Teens feel like they’re invincible, which is why they’re more likely than other age groups to engage in risky driving behavior. They are also most likely to get into car accidents. As a parent, you do the best you can to instill safe driving habits in your teens. However, you can’t force them to drive safely when you’re not with them. Or can you? There’s actually more you can do than you might imagine. Here are four ways to make sure your teen is driving safely.

1. Make Sure They Only Drive in Mid-Sized Cars

Image via Flickr by State Farm

Image via Flickr by State Farm

You can control the type of car your teen drives, and mid-sized cars are the safest. These cars are small enough to allow your teen to maneuver around easily (such as out of potential accident sites), while also being large enough to protect them if they do crash. Look for mid-sized cars with anti-lock brakes, small engines, and as many safety features as possible.

2. Do Not Allow Your Teen to Drive at Night

Some states, by law, do not allow teens under 17 to drive alone at night, and those teens must have a licensed driver over the age of 21 with them if they are driving after dark. If your state does not have such a law, you can implement one for your teen.

Most crashes involving teens happen at night. Accidents with no injuries are more likely to occur before midnight; accidents with fatalities are more likely to occur after midnight and before sunup. Reasons behind these nighttime teen crashes are usually fatigue and inexperience.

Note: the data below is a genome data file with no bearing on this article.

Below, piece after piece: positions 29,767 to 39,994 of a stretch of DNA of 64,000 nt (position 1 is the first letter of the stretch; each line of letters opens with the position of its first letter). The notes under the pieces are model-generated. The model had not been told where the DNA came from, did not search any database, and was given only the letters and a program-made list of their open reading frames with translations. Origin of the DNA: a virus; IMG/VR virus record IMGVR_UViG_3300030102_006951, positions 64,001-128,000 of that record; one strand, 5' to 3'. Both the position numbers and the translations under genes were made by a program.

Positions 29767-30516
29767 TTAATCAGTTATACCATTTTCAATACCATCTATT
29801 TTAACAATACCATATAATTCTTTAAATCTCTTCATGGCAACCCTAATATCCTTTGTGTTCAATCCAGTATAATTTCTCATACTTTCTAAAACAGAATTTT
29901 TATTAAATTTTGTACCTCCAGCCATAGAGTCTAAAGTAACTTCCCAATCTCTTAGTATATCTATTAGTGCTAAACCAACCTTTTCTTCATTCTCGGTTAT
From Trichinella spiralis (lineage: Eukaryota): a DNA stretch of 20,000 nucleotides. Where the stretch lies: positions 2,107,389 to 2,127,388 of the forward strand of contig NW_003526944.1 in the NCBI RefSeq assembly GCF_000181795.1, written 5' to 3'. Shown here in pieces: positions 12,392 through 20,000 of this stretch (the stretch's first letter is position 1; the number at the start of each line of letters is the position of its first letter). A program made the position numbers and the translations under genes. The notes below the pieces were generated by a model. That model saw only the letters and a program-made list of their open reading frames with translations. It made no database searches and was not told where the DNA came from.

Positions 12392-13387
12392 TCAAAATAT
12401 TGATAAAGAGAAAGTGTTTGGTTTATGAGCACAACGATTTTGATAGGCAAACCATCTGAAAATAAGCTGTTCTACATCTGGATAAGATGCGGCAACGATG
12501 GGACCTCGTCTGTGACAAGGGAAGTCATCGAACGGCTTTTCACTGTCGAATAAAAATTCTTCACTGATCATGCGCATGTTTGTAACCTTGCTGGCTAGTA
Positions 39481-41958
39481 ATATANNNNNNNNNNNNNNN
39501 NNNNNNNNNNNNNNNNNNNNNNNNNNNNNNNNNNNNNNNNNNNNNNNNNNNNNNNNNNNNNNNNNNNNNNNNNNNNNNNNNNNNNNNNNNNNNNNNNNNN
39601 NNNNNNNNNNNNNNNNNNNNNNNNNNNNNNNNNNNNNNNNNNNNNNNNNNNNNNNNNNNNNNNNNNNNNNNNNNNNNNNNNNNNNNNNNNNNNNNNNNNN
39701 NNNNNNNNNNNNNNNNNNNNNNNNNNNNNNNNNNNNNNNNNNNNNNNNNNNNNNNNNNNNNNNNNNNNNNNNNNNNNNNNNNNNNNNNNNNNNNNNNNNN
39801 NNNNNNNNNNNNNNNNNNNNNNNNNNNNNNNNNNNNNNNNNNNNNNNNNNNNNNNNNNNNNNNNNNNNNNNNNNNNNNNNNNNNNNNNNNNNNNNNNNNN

3. Limit the Number of Passengers You Allow Them to Carry

Do not let your teen leave the house with more than one or two passengers. One is actually preferable. Studies have shown that passengers in the car among teen drivers between the ages of 15 and 17 (the newest and most inexperienced drivers) are just as distracting as using phones or texting while driving. Keep them safe by keeping their passengers to a minimum until they are fully licensed and you are comfortable with their level of driving experience and display of driving responsibility.

4. Use an App to Keep Track of What They’re Doing

Two things you definitely don’t want your teens doing while they are driving is texting and using their phones. These are the two surest paths to accidents, even for adult drivers. However, teens are so attached to their phones, how can you keep them from using them behind the wheel if you’re not there? Use an app. Most mobile phone companies offer apps that automatically shut off phones when a car is in motion. Others, like the DriveMode app by AT&T, will even alert parents if the shutoff feature has been disabled (teens are very clever about technology).

The bottom line is that there are things you can do to protect your teen while he or she is driving. Make rules and ensure your teen sticks to them. Monitor them with apps, if you must. The best way to safe driving for teens is experience, and that will come with time.